New research group oversees studies in advanced heart failureMar. 19, 2015, 8:43 AM
Vanderbilt’s Department of Cardiac Surgery has developed an Advanced Heart Failure Clinical and Translational Research Group that serves as a central research resource for advanced heart failure surgeons and cardiologists.
“We built research support group over the last few years, but it’s really grown over the last year, said Simon Maltais, M.D., Ph.D., assistant professor of Cardiac Surgery. “It’s intended to be a platform for clinical and translational research centered on a group of people whose main interest is advanced heart failure.
“This core group of people has a main objective to make the advanced heart failure research go forward.”
Directed by Maltais and managed by Mary Beth Davis, MSc, CTP, CCRP, the group is staffed by four employees who oversee six clinical trials, an American Heart Association grant and other industry-funded studies, Davis said.
Among those studies is the HVAD® LATERAL Study, a U.S. Investigational Device Exemption (IDE) clinical trial in which the HeartWare® Ventricular Assist System, featuring the HVAD® Pump, is implanted through a less-invasive thoracotomy procedure in patients with end-stage heart failure who are awaiting a heart transplant (bridge-to-transplant therapy). This study compares outcomes of the thoracotomy implant technique to the standard median sternotomy for this patient population.
Vanderbilt was the first study center to enroll a patient in this trial and is among a select group of medical centers that will soon be enrolling patients in the HeartWare destination therapy study.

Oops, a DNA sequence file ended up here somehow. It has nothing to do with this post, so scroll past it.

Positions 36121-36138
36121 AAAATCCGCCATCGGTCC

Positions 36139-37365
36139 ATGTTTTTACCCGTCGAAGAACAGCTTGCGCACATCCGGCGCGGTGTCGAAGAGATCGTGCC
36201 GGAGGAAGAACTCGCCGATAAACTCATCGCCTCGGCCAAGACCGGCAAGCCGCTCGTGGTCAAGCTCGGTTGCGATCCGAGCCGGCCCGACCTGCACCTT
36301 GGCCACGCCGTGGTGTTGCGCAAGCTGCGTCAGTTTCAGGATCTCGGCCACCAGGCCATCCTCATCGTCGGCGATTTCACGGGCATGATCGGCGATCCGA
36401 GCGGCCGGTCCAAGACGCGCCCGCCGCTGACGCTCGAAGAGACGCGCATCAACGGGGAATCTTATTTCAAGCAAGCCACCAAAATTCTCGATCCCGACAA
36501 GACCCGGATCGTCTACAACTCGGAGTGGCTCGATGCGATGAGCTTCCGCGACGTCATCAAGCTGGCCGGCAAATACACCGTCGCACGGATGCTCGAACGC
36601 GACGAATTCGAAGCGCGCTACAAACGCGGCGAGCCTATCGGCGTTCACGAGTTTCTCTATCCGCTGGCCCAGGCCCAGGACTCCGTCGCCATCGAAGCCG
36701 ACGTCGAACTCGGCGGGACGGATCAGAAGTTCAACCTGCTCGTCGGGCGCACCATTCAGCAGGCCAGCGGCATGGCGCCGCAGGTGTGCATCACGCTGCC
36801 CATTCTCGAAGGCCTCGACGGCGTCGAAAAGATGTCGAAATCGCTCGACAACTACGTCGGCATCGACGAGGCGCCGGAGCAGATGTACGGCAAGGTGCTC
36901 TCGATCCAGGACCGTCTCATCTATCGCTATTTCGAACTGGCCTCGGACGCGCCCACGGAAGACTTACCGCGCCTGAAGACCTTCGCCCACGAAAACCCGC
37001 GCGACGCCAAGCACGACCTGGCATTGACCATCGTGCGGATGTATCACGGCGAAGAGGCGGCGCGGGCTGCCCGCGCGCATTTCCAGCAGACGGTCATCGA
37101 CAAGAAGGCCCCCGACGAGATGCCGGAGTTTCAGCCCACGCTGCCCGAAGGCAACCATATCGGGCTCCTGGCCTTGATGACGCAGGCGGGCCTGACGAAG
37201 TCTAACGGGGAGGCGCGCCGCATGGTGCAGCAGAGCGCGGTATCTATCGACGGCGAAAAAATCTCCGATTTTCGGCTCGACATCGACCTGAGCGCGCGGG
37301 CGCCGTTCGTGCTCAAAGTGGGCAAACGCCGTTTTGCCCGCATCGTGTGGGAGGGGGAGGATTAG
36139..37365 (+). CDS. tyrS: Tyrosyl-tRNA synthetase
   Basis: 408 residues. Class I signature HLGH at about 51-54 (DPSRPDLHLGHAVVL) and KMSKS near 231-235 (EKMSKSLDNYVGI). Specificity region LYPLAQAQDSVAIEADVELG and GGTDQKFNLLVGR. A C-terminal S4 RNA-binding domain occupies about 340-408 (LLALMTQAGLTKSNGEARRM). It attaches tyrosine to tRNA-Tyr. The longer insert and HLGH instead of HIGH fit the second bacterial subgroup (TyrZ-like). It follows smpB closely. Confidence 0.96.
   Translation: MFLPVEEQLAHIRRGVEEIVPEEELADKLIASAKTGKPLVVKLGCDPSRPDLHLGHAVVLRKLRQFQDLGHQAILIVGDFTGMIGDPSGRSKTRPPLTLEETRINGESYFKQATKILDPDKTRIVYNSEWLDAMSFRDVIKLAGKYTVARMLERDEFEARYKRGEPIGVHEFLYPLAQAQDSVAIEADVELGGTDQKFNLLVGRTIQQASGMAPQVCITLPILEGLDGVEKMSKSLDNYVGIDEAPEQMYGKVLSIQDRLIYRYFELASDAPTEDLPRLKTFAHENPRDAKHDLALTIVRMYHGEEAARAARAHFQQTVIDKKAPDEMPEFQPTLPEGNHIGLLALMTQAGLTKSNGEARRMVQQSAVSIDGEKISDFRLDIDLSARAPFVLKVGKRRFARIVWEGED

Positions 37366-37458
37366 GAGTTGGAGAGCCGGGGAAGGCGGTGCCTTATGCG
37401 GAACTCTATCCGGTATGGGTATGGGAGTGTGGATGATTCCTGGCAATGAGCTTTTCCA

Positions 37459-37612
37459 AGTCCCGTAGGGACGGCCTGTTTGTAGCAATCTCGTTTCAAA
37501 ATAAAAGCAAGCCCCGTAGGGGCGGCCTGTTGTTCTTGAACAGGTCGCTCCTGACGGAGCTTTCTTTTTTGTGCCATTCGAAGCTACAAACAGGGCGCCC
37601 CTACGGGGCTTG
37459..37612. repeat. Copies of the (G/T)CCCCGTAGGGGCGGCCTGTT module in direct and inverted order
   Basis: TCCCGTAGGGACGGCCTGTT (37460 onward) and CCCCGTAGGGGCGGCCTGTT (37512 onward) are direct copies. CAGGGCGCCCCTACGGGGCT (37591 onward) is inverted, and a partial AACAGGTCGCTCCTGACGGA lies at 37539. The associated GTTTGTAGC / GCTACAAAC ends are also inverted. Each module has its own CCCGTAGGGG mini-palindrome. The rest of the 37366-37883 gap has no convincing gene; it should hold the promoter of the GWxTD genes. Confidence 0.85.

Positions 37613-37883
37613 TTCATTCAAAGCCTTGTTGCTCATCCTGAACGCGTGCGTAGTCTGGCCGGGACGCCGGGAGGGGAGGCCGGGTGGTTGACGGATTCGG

“HeartMate II and HeartWare have been utilized as bridge-to-transplant only, and we were, thankfully, added to the centers that will be able to implant the HeartWare pump within the trial constraint as destination therapy, designed for patients who are not candidates for transplant,” Maltais said, adding that Vanderbilt’s first destination therapy patient will receive the device next week.
“This is fantastic because those patients who were not candidates for transplantation now have access to the smaller pump. This is unique because we are the only center using HeartWare in Tennessee. The ability to implant this as destination therapy is huge for our patient population.”
Vanderbilt is also the top enrolling center in the country for Thoratec Corporation’s PREVENT study, a prospective, multi-center, non-randomized study that is designed to assess the incidence of pump thrombosis (blood clots) in patients receiving the HeartMate II when recommended practices for clinical management are adopted, and to identify the risk factors associated with pump thrombosis.
The recommended practices are focused on implantation technique, anticoagulation regimen, pump speed and blood pressure management. All patients receiving a HeartMate II implant are considered for this study.
“The goal is to define best practices in patients with HeartMate II implants,” Maltais said.
The trial started six months ago, and Vanderbilt has enrolled 20 patients.
The small Advanced Heart Failure Clinical and Translational Research Group will also have 20 abstract presentations at the upcoming International Society for Heart & Lung Transplantation annual meeting in April in Nice, France.